"When we got these results, I had one of those strange feelings, like a shiver down my spine," Baron-Cohen writes in his book. "A few drops more of this little chemical could affect your sociability or your language ability. I found it extraordinary." It would indeed be extraordinary if it were that simple. But to prove that more fetal testosterone (FT) is what makes boys less verbal and less interested in faces, you need to exclude the possibility that some other biological difference between the sexes is responsible. You need to show, for instance, not just that male fetuses have more testosterone than female fetuses and that boys turn out less verbal than girls but that the correlation holds within a single sex—that a boy with more testosterone will tend to have a less-evolved vocabulary than a boy with less. Baron-Cohen doesn't yet have that evidence. In their research papers, he and Lutchmaya state that they found a within-sex correlation with fetal testosterone only in one case: Boys with less FT—but not girls—were more apt to look up at Mom.
Mild-mannered and understated as he is in person, Baron-Cohen is willing in print to draw big conclusions from small studies—but he knows he needs larger studies to confirm the findings. One of his current graduate students, Rebecca Knickmeyer, is now laboriously tracking down 3,000 children who correspond to 3,000 amniotic fluid samples in that Cambridge hospital freezer. If she succeeds, she'll have a large enough group to say something firmer about fetal testosterone and social development—and in particular, about fetal testosterone and autism. A group that large should include around 15 children with autism. Baron-Cohen's working hypothesis is that they will have had the highest exposure to fetal testosterone of all.
But fetal testosterone is just one possible biological mechanism for generating an extreme male brain; Baron-Cohen's autism theory doesn't depend on it. That theory is a psychological one, and the evidence for it is psychological. On a wide variety of tests that distinguish normal females from normal males, he says—from eye contact to language development to understanding facial expressions to intuitive physics—autistics of both genders lie beyond normal males, on the other side of the spectrum from females.
That holds in particular for Baron-Cohen's EQ and SQ questionnaires. Though he sometimes presents them as measures of empathizing and systemizing ability, it is perhaps more accurate to see them as measures of interest. The SQ questionnaire, for example, doesn't determine whether you are actually good at math or even at keeping football statistics and stock quotes in your head—only whether you say you are interested in those things. But it and the EQ do separate the girls from the boys from the autistics on an X-Y graph—at least in the relatively small studies that Baron-Cohen has done so far.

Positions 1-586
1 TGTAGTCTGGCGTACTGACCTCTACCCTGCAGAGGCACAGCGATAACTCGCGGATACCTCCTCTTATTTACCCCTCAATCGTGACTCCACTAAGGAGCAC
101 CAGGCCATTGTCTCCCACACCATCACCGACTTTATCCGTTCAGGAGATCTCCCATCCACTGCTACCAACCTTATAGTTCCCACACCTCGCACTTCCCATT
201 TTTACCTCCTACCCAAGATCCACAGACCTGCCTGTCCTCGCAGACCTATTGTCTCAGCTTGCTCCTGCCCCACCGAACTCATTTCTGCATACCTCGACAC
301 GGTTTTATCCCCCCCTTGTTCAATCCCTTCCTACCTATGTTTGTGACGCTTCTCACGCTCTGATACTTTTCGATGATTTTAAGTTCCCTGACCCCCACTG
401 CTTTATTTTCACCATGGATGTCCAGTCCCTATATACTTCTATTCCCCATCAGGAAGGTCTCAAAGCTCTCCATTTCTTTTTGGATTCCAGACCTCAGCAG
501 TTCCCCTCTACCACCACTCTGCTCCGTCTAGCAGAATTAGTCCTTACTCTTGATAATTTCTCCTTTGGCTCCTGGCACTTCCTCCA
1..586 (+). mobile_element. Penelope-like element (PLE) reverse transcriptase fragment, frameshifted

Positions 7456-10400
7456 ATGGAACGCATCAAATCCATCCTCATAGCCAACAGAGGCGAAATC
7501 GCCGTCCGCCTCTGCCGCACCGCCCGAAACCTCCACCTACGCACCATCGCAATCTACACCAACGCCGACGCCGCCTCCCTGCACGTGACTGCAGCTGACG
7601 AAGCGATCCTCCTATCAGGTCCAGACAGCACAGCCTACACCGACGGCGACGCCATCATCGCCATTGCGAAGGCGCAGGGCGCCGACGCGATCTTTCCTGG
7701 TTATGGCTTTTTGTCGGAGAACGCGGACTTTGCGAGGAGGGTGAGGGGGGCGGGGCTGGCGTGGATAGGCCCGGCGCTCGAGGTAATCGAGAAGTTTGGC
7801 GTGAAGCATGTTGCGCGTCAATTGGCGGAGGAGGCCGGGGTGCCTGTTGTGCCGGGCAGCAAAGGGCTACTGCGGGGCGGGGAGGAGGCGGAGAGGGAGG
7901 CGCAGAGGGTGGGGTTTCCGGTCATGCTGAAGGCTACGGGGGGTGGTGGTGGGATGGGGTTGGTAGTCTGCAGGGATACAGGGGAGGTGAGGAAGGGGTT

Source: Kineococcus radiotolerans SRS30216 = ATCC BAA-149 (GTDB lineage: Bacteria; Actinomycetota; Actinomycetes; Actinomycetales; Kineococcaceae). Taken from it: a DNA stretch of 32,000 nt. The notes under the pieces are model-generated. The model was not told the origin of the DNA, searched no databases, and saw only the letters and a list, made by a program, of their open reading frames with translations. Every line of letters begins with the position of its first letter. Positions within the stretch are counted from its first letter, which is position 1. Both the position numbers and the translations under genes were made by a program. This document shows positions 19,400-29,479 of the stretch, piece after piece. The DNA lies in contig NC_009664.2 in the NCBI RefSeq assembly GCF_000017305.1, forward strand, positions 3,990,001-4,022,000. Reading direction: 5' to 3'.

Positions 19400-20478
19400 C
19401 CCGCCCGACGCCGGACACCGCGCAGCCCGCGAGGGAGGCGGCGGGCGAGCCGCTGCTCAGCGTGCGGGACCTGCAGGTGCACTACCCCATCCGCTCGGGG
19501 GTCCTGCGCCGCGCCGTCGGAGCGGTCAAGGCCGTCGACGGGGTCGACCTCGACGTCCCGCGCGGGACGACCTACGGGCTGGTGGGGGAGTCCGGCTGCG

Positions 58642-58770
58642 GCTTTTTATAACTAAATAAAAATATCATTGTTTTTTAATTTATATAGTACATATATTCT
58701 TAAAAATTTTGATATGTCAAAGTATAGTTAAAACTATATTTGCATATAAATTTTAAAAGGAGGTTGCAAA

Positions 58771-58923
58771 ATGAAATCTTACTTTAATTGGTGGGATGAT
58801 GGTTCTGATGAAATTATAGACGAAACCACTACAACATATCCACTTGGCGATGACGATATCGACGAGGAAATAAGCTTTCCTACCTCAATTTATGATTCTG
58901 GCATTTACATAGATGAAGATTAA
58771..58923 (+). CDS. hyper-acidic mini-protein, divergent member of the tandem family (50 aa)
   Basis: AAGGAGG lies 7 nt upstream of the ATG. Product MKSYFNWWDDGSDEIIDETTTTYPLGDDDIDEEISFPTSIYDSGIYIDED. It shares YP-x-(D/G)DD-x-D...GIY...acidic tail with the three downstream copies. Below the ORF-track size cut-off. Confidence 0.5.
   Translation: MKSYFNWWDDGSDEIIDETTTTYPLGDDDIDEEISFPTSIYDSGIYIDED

"I tend to notice details that others do not. Strongly agree? Slightly agree? Slightly disagree? Strongly disagree?"—from the Autism Spectrum Quotient questionnaire
People have realized for decades that autism entails a deficit in empathy; that's not what's new about Baron-Cohen's theory. He and a young clinical psychologist named Ofer Golan have come up with a novel way of helping autistic people through a computer program. On a CD-ROM, trained actors demonstrate the facial expressions and vocal inflections that correspond to 412 distinct emotions or mental states, arranged under 24 headings, such as "sneaky" or "happy." The idea is that people with autism can bone up on their mind-reading skills without the stress of having to attend a group-therapy session. ("One of the things they report is that they feel flooded," says Golan.) When they do well on a quiz, the software rewards them with images of things they like—classifiable things, moving things, mechanical things or, ideally, things that are all of the above. "Stars, butterflies, things that move under a microscope," says Golan. "And trains."
What's novel about Baron-Cohen's theory of autism is how it portrays these characteristic obsessions. Autistic people and their families face enormous problems. Besides the universal social impairment, many of them suffer a devastating array of symptoms—mental, neurological, gastrointestinal—that may have nothing to do with their autism per se but nonetheless go along with it. What Baron-Cohen's theory says is that autistic people also have something positive: They're good at something. They're obsessed with systems, and they're good at systemizing, even when they don't happen to be mathematics professors or savants.
"You know," Baron-Cohen says, looking around his office for a ready example, "you and I just say, 'It's hot, we need a fan,' and turn it on. That isn't systemizing. A child with autism would look at the fan, and very likely would become fascinated by the rotation. What happens when light hits the blades, the kinds of reflections you get. So the child ends up staring at the fan for hours every day, because it is a form of mechanical motion that is systemizable—and that obsession gets described as purposeless. I actually think the child is doing something very intelligent."
Which is more or less the feeling I have about Baron-Cohen as I take leave of his office and his obsession: Right or wrong, his approach to understanding autistic people and how they fit in with the rest of us is intelligent—and empathetic.